Tunisia Media Authority Shuts Down, Citing Censorship


The independent Tunisian authority charged with reforming the media announced on Wednesday that it had shut down after failing to achieve its objective, accusing the Islamist-dominated government of censorship.

"The body does not see the point in continuing its work and announces that it has terminated its work," said Kamel Labidi, who heads the National Body for the Reform of Information and Communication (INRIC).

"The body warns of the gravity of the situation in the realm of information and accuses the government of reverting to forms of censorship and disinformation," Labidi said.

"Since this government came to power, we have noticed the absence of concrete measures to reform the (media) sector," he added.

Labidi highlighted the ruling Ennahda party's failure to take note of an INRIC report in April that warned of the systematic destruction of the media.

INRIC was created after the revolution that overthrew president Zine El Abidine Ben Ali in January last year to reform the media sector, and particularly state media organs, to guarantee Tunisia's previously restricted press freedom.

Labidi, the organization's director, is himself a journalist who lived in exile during Ben Ali's dictatorship.

INRIC and several human rights organizations have repeatedly criticized the government for lacking the will to take steps to guarantee the independence of the media.

It has cited the failure to implement decrees 115 and 116, which are designed to ensure the protection of journalists and provide the basis for a framework regulating new audio-visual media.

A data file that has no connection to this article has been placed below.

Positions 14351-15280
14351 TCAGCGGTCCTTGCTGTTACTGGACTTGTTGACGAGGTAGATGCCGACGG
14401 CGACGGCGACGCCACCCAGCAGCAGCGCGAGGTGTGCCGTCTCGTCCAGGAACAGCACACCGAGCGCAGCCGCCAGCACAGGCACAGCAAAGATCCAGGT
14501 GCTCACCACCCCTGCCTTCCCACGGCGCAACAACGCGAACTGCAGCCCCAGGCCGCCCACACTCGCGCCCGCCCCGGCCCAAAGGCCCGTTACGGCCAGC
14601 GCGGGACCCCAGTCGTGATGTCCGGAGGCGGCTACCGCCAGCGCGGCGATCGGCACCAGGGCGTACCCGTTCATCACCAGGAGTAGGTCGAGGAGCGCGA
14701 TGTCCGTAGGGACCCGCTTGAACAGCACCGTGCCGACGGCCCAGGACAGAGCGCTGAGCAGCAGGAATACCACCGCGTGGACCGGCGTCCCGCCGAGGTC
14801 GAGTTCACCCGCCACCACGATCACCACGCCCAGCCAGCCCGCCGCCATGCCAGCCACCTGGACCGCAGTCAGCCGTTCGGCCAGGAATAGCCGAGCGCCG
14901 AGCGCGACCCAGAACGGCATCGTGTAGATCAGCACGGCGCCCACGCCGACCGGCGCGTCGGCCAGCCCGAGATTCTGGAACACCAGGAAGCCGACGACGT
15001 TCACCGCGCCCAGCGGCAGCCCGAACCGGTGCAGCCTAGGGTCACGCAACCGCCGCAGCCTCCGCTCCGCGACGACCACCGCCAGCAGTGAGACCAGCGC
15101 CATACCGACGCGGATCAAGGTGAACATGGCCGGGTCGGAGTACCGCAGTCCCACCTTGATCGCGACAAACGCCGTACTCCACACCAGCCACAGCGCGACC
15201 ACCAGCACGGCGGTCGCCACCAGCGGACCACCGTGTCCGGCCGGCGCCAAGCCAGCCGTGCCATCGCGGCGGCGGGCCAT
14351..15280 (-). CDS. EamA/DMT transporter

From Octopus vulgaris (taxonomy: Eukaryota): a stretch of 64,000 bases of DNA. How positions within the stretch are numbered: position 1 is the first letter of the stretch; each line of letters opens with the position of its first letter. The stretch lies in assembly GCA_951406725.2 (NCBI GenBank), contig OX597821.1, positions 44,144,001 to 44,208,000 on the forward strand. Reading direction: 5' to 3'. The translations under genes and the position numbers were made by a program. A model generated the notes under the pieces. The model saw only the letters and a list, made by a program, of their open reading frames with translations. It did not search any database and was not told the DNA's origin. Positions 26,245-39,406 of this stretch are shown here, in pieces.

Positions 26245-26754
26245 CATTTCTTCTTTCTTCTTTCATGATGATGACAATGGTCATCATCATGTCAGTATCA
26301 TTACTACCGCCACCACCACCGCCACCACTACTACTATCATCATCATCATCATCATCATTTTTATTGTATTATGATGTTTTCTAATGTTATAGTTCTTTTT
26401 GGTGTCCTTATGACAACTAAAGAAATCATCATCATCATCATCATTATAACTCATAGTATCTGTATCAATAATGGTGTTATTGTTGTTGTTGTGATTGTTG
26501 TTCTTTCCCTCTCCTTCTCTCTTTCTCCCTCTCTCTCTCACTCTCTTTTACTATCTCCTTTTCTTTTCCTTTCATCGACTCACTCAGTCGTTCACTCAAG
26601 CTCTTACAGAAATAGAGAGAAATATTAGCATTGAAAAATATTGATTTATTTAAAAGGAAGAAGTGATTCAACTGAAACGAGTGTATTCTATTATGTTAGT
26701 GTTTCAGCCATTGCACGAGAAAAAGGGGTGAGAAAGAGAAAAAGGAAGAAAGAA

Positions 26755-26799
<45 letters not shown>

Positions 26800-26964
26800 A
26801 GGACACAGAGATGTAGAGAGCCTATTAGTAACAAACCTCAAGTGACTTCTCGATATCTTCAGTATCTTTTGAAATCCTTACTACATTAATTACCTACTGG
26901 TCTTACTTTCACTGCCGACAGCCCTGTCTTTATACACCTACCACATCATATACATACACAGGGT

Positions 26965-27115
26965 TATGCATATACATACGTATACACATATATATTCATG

On Tuesday, media rights watchdog Reporters Without Borders (RSF) accused the government of seeking to control state media.

It referred in particular to the dismissal of Sadok Bouaben, director general of state-owned Wataniya TV, and the recent nomination of new directors of public radio.

Bouaben was dismissed, according to media officials, after Wataniya invited a deputy secretary general of Rally for Constitutional Democracy, the now-dissolved ruling party of Ben Ali, on the air.

"In the absence of clear legislation respecting international standards, senior public broadcasting personnel are being appointed in a way reminiscent of the old regime’s methods," RSF said.

In another case that was seen as a key test of media freedom since Beni Ali's ouster, a court in May slapped a small fine on the owner of the private Nessma television station for undermining morality and public order by screening the film "Persepolis," which showed depictions of God.

The U.S. ambassador to Tunis warned that the ruling raised "serious concerns" about tolerance and free speech in the post-revolution era.

INRIC's announcement comes at a time of growing tensions President Moncef Marzouki, a veteran human rights activist, and the Islamist Ennahda party, which won Tunisia's post-uprising polls in October.

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